Recovered Covid-19 patients tend to score significantly lower on an intelligence test compared to those who have not contracted the virus, new research study published in the The Lancet journal EClinicalMedicine has revealed.
The findings suggest that the SARS-CoV-2 virus that causes COVID-19 can produce substantial reductions in cognitive ability, especially among those with more severe illness.
“By coincidence, the pandemic escalated in the United Kingdom in the middle of when I was collecting cognitive and mental health data at very large scale as part of the BBC2 Horizon collaboration the Great British Intelligence Test,” said lead researcher Adam Hampshire, an associate professor in the Computational, Cognitive and Clinical Neuroimaging Laboratory at Imperial College London.
“The test comprised a set of tasks designed to measure different dimensions of cognitive ability that had been designed for application in both citizen science and clinical research. A number of my colleagues contacted me in parallel to point out that this provided an opportunity to gather important data on how the pandemic and COVID-19 illness were affecting mental health and cognition.”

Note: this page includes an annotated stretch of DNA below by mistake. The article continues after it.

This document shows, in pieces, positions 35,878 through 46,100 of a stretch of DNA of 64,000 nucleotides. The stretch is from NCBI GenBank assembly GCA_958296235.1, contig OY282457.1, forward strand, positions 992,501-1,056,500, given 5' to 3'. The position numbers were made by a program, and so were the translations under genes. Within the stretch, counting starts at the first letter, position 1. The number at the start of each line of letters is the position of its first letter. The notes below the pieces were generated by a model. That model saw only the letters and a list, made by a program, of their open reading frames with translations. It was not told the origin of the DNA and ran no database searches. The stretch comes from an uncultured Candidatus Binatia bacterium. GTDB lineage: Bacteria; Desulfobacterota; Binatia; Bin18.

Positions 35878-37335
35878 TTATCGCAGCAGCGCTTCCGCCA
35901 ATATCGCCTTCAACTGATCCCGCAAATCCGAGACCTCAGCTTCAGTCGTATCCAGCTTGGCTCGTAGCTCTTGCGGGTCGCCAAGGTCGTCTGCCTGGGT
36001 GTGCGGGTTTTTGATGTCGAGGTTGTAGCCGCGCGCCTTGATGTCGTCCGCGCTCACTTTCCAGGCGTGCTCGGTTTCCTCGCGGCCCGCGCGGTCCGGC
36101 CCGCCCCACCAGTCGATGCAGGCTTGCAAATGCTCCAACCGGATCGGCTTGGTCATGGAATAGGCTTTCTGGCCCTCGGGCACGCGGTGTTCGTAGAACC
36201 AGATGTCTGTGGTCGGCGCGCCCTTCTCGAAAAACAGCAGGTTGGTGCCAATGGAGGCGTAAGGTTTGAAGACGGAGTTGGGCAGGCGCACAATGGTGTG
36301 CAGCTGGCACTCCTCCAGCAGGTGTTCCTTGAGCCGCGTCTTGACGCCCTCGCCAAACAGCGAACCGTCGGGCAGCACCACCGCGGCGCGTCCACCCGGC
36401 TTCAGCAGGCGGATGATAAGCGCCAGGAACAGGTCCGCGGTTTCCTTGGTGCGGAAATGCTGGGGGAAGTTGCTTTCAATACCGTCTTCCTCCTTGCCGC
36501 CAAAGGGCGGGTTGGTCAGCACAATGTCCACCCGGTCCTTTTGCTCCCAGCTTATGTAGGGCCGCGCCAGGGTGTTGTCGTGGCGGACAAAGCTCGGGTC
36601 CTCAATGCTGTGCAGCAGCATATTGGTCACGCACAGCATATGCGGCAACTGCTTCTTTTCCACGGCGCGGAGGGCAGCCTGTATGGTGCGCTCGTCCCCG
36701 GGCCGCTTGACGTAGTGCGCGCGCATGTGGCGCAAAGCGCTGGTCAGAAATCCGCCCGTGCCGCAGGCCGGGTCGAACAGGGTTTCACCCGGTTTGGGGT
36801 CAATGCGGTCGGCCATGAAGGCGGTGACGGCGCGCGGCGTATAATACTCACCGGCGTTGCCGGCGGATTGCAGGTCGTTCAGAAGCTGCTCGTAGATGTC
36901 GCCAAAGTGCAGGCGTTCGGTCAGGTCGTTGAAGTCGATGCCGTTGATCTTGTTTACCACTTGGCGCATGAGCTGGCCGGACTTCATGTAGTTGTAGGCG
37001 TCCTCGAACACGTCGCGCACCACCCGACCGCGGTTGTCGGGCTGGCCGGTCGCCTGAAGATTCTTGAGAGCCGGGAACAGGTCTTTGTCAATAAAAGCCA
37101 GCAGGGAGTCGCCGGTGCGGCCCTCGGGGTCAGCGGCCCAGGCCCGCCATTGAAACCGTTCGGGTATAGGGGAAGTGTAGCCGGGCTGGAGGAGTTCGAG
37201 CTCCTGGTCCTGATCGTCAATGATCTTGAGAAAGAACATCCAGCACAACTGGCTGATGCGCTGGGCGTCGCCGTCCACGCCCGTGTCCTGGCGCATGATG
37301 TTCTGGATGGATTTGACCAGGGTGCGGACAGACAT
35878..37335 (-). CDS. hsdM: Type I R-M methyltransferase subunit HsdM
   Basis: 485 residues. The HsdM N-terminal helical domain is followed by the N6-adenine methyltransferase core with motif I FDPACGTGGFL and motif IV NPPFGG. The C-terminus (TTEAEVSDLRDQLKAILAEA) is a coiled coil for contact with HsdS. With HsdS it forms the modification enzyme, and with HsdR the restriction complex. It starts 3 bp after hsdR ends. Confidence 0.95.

“I had been thinking the same thing and wanted to help out insofar as I could, so extended the study to include information about COVID-19 illness and the impact of the pandemic on daily life more generally,” Hampshire said.
For their study, Hampshire and his team analyzed data from 81,337 participants who completed the intelligence test between January and December 2020. Of the entire sample, 12,689 individuals reported that they had experienced COVID-19, with varying degrees of respiratory severity.
After controlling for factors such as age, sex, handedness, first language, education level, and other variables, the researchers found that those who had contracted COVID-19 tended to underperform on the intelligence test compared to those who had not contracted the virus.
The greatest deficits were observed on tasks requiring reasoning, planning and problem solving, which is in line ‘with reports of long-COVID, where ‘brain fog,’ trouble concentrating and difficulty finding the correct words are common,” the researchers said.
Previous researches has also found that a large proportion of COVID-19 survivors are affected by neuropsychiatric and cognitive complications.